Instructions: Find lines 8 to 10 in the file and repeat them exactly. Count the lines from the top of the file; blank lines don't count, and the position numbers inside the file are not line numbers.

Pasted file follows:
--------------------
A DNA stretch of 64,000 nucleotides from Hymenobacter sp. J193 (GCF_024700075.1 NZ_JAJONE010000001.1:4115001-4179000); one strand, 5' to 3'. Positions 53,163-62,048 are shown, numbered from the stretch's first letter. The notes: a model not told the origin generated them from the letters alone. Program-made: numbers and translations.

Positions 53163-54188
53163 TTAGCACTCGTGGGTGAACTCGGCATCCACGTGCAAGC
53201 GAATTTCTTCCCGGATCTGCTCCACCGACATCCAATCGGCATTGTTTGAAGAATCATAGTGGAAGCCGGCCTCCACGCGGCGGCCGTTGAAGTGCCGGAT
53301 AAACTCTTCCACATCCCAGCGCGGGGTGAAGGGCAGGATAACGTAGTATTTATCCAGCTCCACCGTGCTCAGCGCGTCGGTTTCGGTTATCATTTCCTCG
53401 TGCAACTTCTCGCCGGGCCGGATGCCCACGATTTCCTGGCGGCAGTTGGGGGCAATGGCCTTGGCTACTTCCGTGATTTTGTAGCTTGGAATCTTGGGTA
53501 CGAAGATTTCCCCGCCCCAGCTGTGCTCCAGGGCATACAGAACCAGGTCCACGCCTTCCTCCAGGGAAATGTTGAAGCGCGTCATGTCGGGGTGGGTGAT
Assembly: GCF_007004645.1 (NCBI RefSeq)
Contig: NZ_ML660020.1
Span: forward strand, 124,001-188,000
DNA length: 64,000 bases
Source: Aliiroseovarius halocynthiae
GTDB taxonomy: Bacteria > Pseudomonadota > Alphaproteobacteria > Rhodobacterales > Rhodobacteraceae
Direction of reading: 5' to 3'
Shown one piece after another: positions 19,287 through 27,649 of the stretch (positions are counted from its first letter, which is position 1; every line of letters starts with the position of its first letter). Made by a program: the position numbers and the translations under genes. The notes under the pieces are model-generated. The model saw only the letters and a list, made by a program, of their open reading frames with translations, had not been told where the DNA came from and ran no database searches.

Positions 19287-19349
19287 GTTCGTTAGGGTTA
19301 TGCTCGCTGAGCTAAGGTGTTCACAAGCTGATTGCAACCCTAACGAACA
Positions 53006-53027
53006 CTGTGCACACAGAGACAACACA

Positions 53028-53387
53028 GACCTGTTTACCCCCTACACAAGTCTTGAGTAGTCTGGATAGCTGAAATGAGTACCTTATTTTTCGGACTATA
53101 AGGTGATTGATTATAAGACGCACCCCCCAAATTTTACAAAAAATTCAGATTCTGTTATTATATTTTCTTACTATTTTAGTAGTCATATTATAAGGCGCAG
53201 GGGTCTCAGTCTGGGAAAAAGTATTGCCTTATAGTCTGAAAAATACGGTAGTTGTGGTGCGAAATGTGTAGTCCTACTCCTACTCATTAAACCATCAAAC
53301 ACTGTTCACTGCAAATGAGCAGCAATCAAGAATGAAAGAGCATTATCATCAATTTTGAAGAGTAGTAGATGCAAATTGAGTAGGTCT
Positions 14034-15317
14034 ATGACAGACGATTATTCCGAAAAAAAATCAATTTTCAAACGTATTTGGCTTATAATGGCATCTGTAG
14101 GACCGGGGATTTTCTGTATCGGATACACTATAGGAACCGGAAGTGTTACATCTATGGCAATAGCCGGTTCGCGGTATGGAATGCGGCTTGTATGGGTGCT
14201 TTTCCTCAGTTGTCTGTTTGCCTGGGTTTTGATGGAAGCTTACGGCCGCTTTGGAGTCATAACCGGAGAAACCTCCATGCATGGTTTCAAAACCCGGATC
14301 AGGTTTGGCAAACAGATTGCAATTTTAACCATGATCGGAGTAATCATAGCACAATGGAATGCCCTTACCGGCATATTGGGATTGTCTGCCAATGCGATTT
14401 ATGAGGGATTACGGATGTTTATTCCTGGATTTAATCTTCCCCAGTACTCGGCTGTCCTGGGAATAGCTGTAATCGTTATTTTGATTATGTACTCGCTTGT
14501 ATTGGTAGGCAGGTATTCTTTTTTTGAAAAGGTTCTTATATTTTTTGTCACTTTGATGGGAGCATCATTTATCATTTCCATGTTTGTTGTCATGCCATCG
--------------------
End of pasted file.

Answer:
Assembly: GCF_007004645.1 (NCBI RefSeq)
Contig: NZ_ML660020.1
Span: forward strand, 124,001-188,000